After 13 male inmates at the Fulton County Jail tested positive for the coronavirus (COVID 19) in just over a week, officials and residents remain concerned about it becoming a hotspot for the virus.
“The jail is another huge challenge for us. Last night we actually reached out to the state to assist us with more (coronavirus) tests,” Dr. Elizabeth Ford, the Fulton Board of Health’s CEO, said.
Ford was one of about a dozen individuals who spoke at the Fulton Board of Commissioners’ April 1 meeting at Assembly Hall, with most talking remotely from their homes due to concerns over the virus.
The Fulton County Sheriff’s Office, which manages the jail, March 30 announced six inmates contracted COVID-19 this week after seven others tested positive the previous week. The prisoners who have tested positive are being treated in isolation, according to a sheriff’s office news release.
But that didn’t stop officials and residents who submitted public comments from expressing doubts over the safety and health of the remaining inmates there, since the jail has been cited for overcrowding in the past.
“I was alarmed to hear there are 13 Fulton County Jail inmates who have the coronavirus. This is a public health emergency,” said Marilyn Wynn of Atlanta, one of 11 residents who voiced their opinion on the jail situation, adding she urged Fulton to reduce its jail population by 500 by April 3.
Residents and officials pointed to efforts other two major cities had made to reduce their jail populations: Los Angeles decreased its number of inmates by 600 and New York made similar strides, according to news reports.
Alton Adams, Fulton’s deputy chief operating officer for public safety, said as if April 1, there were 2,648 inmates in the county jail, down 308 from March 1, a decrease of 10.4%. He added Rikers Island dropped by 9.8% from a month ago.
“Reducing the jail population is our number one priority,” Adams said.
He said in March Fulton Sheriff Ted Jackson released 52 inmates who were scheduled to be let go in the next month. Also, in response to the coronavirus, family/friend visitation to jail inmates has been cancelled until further notice, but lawyers, staff members and any other necessary personnel are allowed.
Fulton chair Robb Pitts said he’s been in talks with Atlanta Mayor Keisha Lance Bottoms about the possibility of Fulton using the Atlanta Detention Center, which is not in use, to house prisoners as part of the county’s coronavirus response plan.
District 3 Commissioner Lee Morris asked Adams why the county’s Alpharetta detention center, which housed some inmates, was closed recently.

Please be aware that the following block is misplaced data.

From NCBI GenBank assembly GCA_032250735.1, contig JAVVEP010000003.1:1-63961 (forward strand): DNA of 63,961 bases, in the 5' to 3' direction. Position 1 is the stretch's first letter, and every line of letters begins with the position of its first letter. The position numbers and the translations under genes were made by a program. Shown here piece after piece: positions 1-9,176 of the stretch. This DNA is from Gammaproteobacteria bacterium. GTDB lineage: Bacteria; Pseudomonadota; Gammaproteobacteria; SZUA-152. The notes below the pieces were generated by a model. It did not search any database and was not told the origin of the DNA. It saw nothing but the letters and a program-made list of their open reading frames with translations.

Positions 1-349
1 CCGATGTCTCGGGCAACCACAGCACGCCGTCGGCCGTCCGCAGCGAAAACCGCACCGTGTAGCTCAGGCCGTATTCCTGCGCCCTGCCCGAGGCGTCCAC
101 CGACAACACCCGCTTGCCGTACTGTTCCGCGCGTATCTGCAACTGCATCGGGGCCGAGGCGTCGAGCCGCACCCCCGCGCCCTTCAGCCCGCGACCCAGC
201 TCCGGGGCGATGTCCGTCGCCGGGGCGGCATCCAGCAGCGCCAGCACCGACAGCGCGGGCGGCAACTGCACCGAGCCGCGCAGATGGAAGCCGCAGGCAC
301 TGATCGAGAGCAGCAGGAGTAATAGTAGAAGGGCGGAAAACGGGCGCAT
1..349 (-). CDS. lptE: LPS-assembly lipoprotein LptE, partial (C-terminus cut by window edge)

“The reason we closed that facility is we had 11 detainees held there on relatively minor offenses,” Adams said. “It required us to have a disproportionate number of deputies per prisoner.”
Fulton’s plan to reduce its jail population includes releasing some nonviolent prisoners and having them wear ankle monitors to keep track of them.
“I’ve been contacted by some Atlanta City Council members who are worried a little bit about letting folks out of the jail who may not need to be let out. Are we seeing a lot of signature bonds and other releases that we might not have seen absent this COVID-19 issue?” Morris said to Adams.
In response, Adams said, “I think the focus has been to release individuals responsibly. The individuals being released are nonviolent individuals and may have been in the jail for some type of technical violation.
“So the district attorney, judges and solicitor general have been very thoughtful about who’s being released. Additionally, we have increased our supply and the usage of our monitoring technology as we’ve done these released. We’ve employed the use of ankle monitors when needed.”
District 4 Commissioner Natalie Hall asked Adams if any inmates coming in or out of the jail could be tested for the virus, since the symptoms don’t show up right away.
“I wish we could but we don’t have enough kits. We’re just constrained by resources,” Adams said.
When asked by District 6 Commissioner Joe Carn about how the jail practices social distancing, in which individuals are supposed to be at least six feet apart, Adams said, “One ways is you restrict individuals to their cells.”
Carn then asked him about a possible plan to release 400 more inmates from the jail but would cost extra funds for the electronic/ankle monitoring.
“It is moving forward. We have a number of bond hearings under way,” Adams said, adding the county currently has “250 ankle monitors available and we have the ability to increase that number.”
He also confirmed it costs $7 or $8 a day for an individual to be released and wear an ankle monitor compared to $78 a day at the jail, adding each monitor costs about $6,000 overall.